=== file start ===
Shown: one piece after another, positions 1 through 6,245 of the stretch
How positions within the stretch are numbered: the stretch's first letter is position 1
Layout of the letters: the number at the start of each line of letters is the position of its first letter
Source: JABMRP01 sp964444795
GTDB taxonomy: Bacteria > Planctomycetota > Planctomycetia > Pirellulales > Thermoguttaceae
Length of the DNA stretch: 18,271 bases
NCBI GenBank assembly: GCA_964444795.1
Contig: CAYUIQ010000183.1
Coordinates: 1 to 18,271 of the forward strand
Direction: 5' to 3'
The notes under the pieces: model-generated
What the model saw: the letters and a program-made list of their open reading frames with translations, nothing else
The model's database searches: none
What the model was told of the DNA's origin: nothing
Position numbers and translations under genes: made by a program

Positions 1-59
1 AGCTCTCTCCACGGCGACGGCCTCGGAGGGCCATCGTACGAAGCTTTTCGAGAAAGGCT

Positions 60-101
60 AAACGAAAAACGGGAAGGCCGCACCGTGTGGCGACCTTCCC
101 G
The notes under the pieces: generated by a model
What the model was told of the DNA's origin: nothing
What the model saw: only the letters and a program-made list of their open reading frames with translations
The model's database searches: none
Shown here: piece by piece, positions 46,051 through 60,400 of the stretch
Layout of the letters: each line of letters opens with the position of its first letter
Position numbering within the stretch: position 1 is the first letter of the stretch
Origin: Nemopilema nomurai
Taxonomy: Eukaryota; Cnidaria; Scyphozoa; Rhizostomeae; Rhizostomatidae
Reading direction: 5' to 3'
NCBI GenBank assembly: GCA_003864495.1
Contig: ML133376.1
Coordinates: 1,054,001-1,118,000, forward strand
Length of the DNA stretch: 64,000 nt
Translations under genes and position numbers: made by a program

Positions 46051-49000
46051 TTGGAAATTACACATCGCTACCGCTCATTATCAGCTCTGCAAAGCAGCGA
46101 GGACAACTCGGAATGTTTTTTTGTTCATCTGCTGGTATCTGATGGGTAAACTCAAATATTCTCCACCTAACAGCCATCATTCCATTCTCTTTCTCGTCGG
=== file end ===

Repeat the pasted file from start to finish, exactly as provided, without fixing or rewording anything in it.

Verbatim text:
Shown: one piece after another, positions 1 through 6,245 of the stretch
How positions within the stretch are numbered: the stretch's first letter is position 1
Layout of the letters: the number at the start of each line of letters is the position of its first letter
Source: JABMRP01 sp964444795
GTDB taxonomy: Bacteria > Planctomycetota > Planctomycetia > Pirellulales > Thermoguttaceae
Length of the DNA stretch: 18,271 bases
NCBI GenBank assembly: GCA_964444795.1
Contig: CAYUIQ010000183.1
Coordinates: 1 to 18,271 of the forward strand
Direction: 5' to 3'
The notes under the pieces: model-generated
What the model saw: the letters and a program-made list of their open reading frames with translations, nothing else
The model's database searches: none
What the model was told of the DNA's origin: nothing
Position numbers and translations under genes: made by a program

Positions 1-59
1 AGCTCTCTCCACGGCGACGGCCTCGGAGGGCCATCGTACGAAGCTTTTCGAGAAAGGCT

Positions 60-101
60 AAACGAAAAACGGGAAGGCCGCACCGTGTGGCGACCTTCCC
101 G
The notes under the pieces: generated by a model
What the model was told of the DNA's origin: nothing
What the model saw: only the letters and a program-made list of their open reading frames with translations
The model's database searches: none
Shown here: piece by piece, positions 46,051 through 60,400 of the stretch
Layout of the letters: each line of letters opens with the position of its first letter
Position numbering within the stretch: position 1 is the first letter of the stretch
Origin: Nemopilema nomurai
Taxonomy: Eukaryota; Cnidaria; Scyphozoa; Rhizostomeae; Rhizostomatidae
Reading direction: 5' to 3'
NCBI GenBank assembly: GCA_003864495.1
Contig: ML133376.1
Coordinates: 1,054,001-1,118,000, forward strand
Length of the DNA stretch: 64,000 nt
Translations under genes and position numbers: made by a program

Positions 46051-49000
46051 TTGGAAATTACACATCGCTACCGCTCATTATCAGCTCTGCAAAGCAGCGA
46101 GGACAACTCGGAATGTTTTTTTGTTCATCTGCTGGTATCTGATGGGTAAACTCAAATATTCTCCACCTAACAGCCATCATTCCATTCTCTTTCTCGTCGG